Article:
* A Recipe for Pigeon with Pommes Mousseline and Pancetta Peas over at Georgina Campbell’s Ireland website

* A Recipe for Pigeon Breast with Elderberry Sauce by Biddy White Lennon over at Irish Food Writer’s Guild

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Photo from Jessyparr on Flickr

There’s a belief in Ireland and elsewhere that Americans are fat. It’s a stereotype to be sure but a quick look at the website for the Centers for Disease Control and Prevention shows that “more than one-third of adults and approximately 17 percent of children and adolescents in the U.S.” are obese. While it’s unfair to capture all Americans and lump them in one big fry-pit, if things don’t change it is conceivable that by 2o2o, 83 percent of men and 72 percent of women in this country will be extremely unhealthy.

What I can’t help but wonder is this, “Where are all the large people the C.D.C. is talking about?” They’re not living near me on the edge of the Rockies. The trend here seems to be quite the opposite. I wasn’t kidding when I wrote back in March about the 60-year-old with arms like Madonna and the well toned thighs of some ladies taking a Boxercise class. The people around me are fit. Really fit. I mean…über fit!

There’s a joke among us “blow-ins” about how many athletic enthusiasts live around us. There are walkers, joggers, mountain bikers, road bikers, hikers, rollerbladers, tennis players, golfers, lacrosse teams, rugby teams, swim teams…the list is endless. Those of us who are new to the area find it funny until we get hooked too.

Take me, this morning. I rode my bike 12 miles (19.3 kilometers) to buy ingredients to make my family’s favourite soup for this evening’s supper. TWELVE MILES! Getting to the shops was easy: it was mostly downhill. It was the six miles (9.6 kilometers) back up the hill that was the killer. Remarkably, I enjoyed it.

As I rode my bike I kept thinking, “What would my friends back in Ireland say?”

“Kim! Are you mad?” immediately came to mind.

Mad? No. A little crazy? Maybe. Thrilled I made it? Definitely!

Today marked the day I went from blow-in to settling in. Actually, I’m not ready for that leap, so let’s just say I’m a temporary “local” bucking the American trend towards obesity. You might even say I’m living Irish in America. In Ireland people don’t think much about exercise or their weight because they walk everywhere. Conversely, in many America cities, shops, restaurants, schools and churches aren’t within walking distance so people are forced to get into their car and drive. With such a sedentary lifestyle it’s easy to pile on calories and gain weight.

Twelve miles to make Pea & Mint Soup…was it worth it? Absolutely! What’s the craziest thing you ever did for exercise?

Pea and Mint Soup

Serves 4

Ingredients

450g/3 cups fresh or frozen peas

1 bunch spring onions/scallions (or onion) roughly chopped

1 head iceberg lettuce, roughly chopped

2 tablespoons olive oil

900ml/3 ¾ cups vegetable or chicken stock

1 large sprig mint

Black pepper

For the Garnish (Optional)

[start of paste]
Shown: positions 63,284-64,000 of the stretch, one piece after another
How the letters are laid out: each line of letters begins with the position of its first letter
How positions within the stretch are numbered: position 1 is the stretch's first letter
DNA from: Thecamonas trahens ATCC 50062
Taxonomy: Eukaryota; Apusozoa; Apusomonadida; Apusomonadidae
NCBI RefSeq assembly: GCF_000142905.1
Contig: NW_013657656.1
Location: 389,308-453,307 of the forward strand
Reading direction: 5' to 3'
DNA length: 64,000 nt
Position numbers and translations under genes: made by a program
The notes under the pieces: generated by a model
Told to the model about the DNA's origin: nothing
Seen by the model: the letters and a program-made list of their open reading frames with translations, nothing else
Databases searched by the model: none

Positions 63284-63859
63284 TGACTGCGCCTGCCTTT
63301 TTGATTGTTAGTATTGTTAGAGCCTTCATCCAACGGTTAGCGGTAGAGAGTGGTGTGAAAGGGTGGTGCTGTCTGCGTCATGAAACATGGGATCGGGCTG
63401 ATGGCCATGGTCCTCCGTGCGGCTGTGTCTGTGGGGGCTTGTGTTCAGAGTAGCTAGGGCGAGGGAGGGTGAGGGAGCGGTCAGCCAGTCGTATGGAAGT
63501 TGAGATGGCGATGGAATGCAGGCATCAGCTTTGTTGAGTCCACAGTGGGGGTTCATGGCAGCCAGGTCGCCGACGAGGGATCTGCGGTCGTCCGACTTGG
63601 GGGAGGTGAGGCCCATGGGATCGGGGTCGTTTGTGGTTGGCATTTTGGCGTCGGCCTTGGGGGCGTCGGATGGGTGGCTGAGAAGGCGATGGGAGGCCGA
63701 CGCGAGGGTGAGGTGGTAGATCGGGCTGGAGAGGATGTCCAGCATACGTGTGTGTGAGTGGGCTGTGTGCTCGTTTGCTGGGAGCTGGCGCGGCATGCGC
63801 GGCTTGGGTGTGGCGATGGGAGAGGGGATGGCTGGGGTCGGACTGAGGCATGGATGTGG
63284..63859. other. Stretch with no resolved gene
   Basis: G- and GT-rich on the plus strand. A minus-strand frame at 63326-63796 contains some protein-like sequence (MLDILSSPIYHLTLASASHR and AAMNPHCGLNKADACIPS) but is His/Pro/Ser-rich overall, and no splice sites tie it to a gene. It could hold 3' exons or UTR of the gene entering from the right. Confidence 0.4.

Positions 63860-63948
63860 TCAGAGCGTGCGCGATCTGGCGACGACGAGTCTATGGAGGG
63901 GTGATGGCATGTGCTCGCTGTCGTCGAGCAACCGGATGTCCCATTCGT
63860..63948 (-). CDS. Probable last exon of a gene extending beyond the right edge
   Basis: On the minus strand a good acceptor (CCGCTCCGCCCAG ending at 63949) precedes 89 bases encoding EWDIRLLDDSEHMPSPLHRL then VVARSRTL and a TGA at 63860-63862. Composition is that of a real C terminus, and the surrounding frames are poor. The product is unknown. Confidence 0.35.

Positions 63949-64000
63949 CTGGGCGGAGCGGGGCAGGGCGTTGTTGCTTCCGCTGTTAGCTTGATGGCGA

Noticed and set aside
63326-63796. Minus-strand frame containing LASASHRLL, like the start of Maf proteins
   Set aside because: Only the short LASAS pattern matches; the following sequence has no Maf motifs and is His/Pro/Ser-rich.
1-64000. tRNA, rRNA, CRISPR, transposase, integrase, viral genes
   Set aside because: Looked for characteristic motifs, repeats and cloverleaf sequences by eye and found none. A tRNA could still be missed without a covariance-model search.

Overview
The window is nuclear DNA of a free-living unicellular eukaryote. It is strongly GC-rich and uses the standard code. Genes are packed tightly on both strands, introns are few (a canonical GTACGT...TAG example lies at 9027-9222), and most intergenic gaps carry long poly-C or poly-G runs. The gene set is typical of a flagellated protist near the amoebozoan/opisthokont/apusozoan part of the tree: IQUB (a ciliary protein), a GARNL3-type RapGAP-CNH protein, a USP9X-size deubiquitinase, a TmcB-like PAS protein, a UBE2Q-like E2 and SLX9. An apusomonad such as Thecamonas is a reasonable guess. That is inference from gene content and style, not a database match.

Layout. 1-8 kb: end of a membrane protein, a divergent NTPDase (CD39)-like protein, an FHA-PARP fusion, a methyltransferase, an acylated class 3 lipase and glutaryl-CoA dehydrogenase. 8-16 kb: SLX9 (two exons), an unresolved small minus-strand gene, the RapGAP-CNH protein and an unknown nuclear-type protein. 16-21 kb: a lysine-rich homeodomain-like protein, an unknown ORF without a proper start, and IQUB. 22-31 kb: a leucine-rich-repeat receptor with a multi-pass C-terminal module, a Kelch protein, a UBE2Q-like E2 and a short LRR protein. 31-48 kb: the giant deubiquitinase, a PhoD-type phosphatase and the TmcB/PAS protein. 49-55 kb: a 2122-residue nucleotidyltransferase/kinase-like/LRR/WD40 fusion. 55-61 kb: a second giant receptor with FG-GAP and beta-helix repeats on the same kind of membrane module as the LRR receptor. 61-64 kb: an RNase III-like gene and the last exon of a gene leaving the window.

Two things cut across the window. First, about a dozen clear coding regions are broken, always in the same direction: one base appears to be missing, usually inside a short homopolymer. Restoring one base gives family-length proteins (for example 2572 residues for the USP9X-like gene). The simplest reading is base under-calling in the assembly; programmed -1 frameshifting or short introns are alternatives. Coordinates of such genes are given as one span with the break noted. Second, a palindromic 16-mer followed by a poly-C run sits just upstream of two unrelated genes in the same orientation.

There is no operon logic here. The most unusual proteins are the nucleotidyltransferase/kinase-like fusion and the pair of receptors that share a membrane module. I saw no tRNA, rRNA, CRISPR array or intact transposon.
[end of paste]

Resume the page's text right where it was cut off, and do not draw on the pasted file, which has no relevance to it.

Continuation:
Yogurt

Mint leaves

Directions

1. Wilt the peas, onions and lettuce in the olive oil.

2. Add the stock and simmer until the vegetables are tender, about 15 minutes.

3. Add the mint and liquidize. For a smoother texture, the soup can be put through a sieve.

4. Garnish with a dollop of yogurt and the mint leaves

Note: This recipe is taken from Terence Stamp’s cookbook called The Stamp Collection

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Last Tuesday evening was just another night for most people but in our home it was “Spaghetti, S’mores, Sleepover” night. For hours I listened to five girls sing pop songs, laugh, share secrets, play dolls, jump on the trampoline, dine al fresco on the back patio and roast marshmallows (more like burn them to an eternal crisp) outdoors before they passed out with exhaustion in their respective beds. It was lovely, really.

Watching my youngest daughter and her “B.F.E.” (best friend ever) was probably the most fun. While they sat at our little red café table on the side patio, I watched them . At first they were talking and then laughing. Next, one of them snorted and the two of them started laughing so hard they nearly fell off their chairs. I thought to myself “I gotta get me some of that”.

And by “that” I mean “joy”. Life has gotten too damned serious lately. The simple pleasures of fresh air, music, laughter, pasta, a roaring fire and a good night’s sleep are being overshadowed by all the “debt”, “bailouts”, “foreclosures” and “loss” swirling around us. We need to reclaim our joy…remember how to throw our heads back and snort and laugh with abandon. “Spaghetti, S’mores, Sleepover” night may have been organized for the benefit of my daughters but, in the end, I had fun too.  Where do you find your happiness?

Spaghetti Sauce

(Serves 6)

4 tablespoon good olive oil

1 onion, chopped finely (1/2 cup)

garlic, minced, to taste (1 tablespoon)

1 kg of tinned tomato pieces in their liquid

handful of fresh basil

salt and pepper to taste

sugar to taste

Directions

1.Put all the ingredients into a big pot.

2.Simmer uncovered for about half an hour to an hour until it is reduced and concentrated by about one-third.

S’Mores

(Serves 5)

15 Marshmallows

One Packet of Rich’s Tea biscuit or Graham Crackers

Chocolate bars cut broken into small squares

Directions

1.Roast a marshmallow on a long stick over hot coals or a fire.

2. Place a chocolate square on top of one Rich’s Tea biscuit.

3. Next put the roasted marshmallow on top of the chocolate square.

4. Cover with a second Rich’s Tea biscuit and gently press the two biscuits together.

5. Wait a minute for the marshmallow to melt the chocolate and then eat.